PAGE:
I'm left with so many questions. Is Rosie courageous or selfish? Brave or reckless? Where are the stories of the many people who selflessly made this journey possible? How DO you get a pair of running shoes to such remote places with such amazing timing and how was that done? And why am I not informed? I could write more about a jog around the local park - infact this review might be almost as long as the book. Save your money. There is no insight here and the prose and editing are appalling. Sadly you will probably end up irritated by this remarkable woman rather than admiring her!!

Additional: I think the problem with the positive reviews of the book is that they focus on her physical achievement and not the book as a literary work. This is supposed to be a BOOK review and not a review of Rosie Swale Pope. As I have said, her achievement in the journey was remarkable but the book is just remarkably bad.
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Format: Paperback
I dont normally put reviews on, but this is an exception to the rule!

I read a clip of this book in Runnersworld and had to buy it. Rosie is without doubt one of the most inspirational people I have ever heard about, and has spurred me into running again. I could not put it down it was that good!

The hardships she shared, but more importantly the friends she made were awe inspiring.

She really must be made a Dame and nothing less!

Thank you Rosie.
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Format: Kindle Edition Verified Purchase
I must confess to thinking that perhaps Rosie Swales is just a little bit bonkers! In the nicest possible way; it's her eccentricity which makes her engaging and she certainly pushes boundaries and challenges many perceptions. I have the greatest admiration for everything she's achieved; what a way to live your life! Who would think of trekking down the Andes as a lone female traveller, on a donkey? I read her book about that adventure some years ago and I was delighted to find this book about more recent adventures.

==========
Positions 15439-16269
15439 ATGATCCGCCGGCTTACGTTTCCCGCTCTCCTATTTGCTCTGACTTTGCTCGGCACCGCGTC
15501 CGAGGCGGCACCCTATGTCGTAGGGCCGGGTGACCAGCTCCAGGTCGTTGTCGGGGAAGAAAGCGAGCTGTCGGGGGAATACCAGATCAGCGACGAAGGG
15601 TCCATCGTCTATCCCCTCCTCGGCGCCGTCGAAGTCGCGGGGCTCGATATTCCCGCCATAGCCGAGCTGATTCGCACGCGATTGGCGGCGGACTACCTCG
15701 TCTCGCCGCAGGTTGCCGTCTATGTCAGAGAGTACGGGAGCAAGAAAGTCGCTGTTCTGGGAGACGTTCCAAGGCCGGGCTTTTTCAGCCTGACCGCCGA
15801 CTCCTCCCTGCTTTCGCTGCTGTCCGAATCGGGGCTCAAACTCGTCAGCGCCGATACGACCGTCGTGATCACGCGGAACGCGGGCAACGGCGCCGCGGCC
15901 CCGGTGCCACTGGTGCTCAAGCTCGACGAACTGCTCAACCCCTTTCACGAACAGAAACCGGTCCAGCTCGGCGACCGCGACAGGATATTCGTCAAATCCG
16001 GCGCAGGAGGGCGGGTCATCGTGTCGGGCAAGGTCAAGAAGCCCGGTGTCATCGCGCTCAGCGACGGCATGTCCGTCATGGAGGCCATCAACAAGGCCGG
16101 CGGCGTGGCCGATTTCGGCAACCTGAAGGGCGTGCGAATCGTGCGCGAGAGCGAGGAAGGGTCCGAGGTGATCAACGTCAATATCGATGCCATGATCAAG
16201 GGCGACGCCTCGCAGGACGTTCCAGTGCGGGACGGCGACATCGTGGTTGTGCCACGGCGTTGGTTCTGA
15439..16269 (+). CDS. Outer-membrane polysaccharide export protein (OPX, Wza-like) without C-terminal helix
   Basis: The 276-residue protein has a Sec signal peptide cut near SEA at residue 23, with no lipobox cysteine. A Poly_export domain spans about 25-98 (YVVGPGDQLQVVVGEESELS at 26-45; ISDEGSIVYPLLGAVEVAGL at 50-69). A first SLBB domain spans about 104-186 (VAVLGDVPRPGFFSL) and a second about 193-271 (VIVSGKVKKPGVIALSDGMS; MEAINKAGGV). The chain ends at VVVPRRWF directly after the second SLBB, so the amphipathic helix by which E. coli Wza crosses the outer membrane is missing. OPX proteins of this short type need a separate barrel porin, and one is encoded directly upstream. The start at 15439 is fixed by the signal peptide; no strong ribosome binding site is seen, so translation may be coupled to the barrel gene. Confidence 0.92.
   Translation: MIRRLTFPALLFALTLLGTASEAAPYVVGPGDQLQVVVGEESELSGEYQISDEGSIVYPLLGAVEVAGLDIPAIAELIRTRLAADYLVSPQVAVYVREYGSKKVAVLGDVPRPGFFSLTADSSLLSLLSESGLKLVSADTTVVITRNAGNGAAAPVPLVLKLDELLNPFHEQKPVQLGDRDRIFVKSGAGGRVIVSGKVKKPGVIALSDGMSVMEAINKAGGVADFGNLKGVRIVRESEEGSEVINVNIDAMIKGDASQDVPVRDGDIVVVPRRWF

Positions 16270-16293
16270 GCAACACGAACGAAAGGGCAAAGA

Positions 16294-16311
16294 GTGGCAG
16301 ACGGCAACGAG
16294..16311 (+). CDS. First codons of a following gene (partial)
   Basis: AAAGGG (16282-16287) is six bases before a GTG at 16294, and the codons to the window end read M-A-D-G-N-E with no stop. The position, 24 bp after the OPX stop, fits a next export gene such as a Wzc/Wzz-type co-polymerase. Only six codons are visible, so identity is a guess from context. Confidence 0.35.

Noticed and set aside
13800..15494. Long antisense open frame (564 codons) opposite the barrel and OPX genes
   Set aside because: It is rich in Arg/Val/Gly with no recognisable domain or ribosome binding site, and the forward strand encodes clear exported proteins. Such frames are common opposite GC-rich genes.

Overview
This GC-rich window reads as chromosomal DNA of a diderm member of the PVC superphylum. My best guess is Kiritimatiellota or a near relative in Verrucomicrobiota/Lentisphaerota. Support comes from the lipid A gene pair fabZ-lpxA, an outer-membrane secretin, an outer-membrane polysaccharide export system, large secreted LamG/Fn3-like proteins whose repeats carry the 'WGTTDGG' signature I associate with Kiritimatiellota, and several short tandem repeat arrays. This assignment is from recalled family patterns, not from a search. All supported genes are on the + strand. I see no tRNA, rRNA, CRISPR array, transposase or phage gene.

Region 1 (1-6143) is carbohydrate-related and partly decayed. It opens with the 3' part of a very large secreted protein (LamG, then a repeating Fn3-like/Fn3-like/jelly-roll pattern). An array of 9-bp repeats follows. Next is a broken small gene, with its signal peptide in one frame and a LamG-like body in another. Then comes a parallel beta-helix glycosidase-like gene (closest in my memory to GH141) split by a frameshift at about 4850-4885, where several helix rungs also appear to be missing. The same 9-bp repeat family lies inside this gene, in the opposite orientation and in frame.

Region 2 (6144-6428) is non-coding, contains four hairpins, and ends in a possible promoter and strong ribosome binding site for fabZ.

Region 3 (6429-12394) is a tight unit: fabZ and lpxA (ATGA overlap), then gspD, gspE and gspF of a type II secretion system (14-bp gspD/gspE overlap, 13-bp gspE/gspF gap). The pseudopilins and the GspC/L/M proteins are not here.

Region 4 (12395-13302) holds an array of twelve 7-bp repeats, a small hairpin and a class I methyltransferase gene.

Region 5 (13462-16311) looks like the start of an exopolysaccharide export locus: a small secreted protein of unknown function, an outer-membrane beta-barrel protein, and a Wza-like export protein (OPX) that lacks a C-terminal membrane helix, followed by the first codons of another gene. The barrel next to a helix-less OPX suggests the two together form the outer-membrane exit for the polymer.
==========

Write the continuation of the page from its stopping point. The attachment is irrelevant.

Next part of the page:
Rosie Swales is a one off. She's got guts and a taste for adventure. When you read her books, you travel with her and share some of the experiences vicariously. Instead of sitting on your sofa whiling your life away, be inspired by what this remarkable lady has achieved. I loved these stories and thank her for sharing them with us ordinary mortals!
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Format: Paperback Verified Purchase
I followed Rosie's travels in the media and remember the day she completed her 5 year run. Her story is sad - losing her dear husband - but inspirational and I'm full of awe and admiration for her tenacity.

However, with the exception of the first chapter, this book is dire; one of the worst travelogues I have ever read. Rosie's editor and publisher should have been sacked for allowing the story of this tremendous journey to be told in such poor prose. The writing style is stilted, and - as others have said - simply does not flow. I gave up reading just past halfway as I could not relax into the scattergun approach to storytelling the editor has used. There are no asides, no anecdotes, just a machine-gun rattle through the days.

Call me a cynic, but equally as unbelievable is that everyone is 'so nice': locals stop their trucks to hand over donations to a young man in a wheelchair and his partner; diplomats press cash into Rosie's hand; even border crossings are straightforward. That's not to say that I would want to read about a lone female being threatened hither and thither by scary foreigners, but without those dark moments there's no opportunity to empathise with Rosie, to see how she copes with the constant tiredness, the lack of company, the frustration of language barriers and the sheer human challenge of running so far. If Rosie found herself in some dark places during her travels, we're not party to those emotions.

Very disappointing.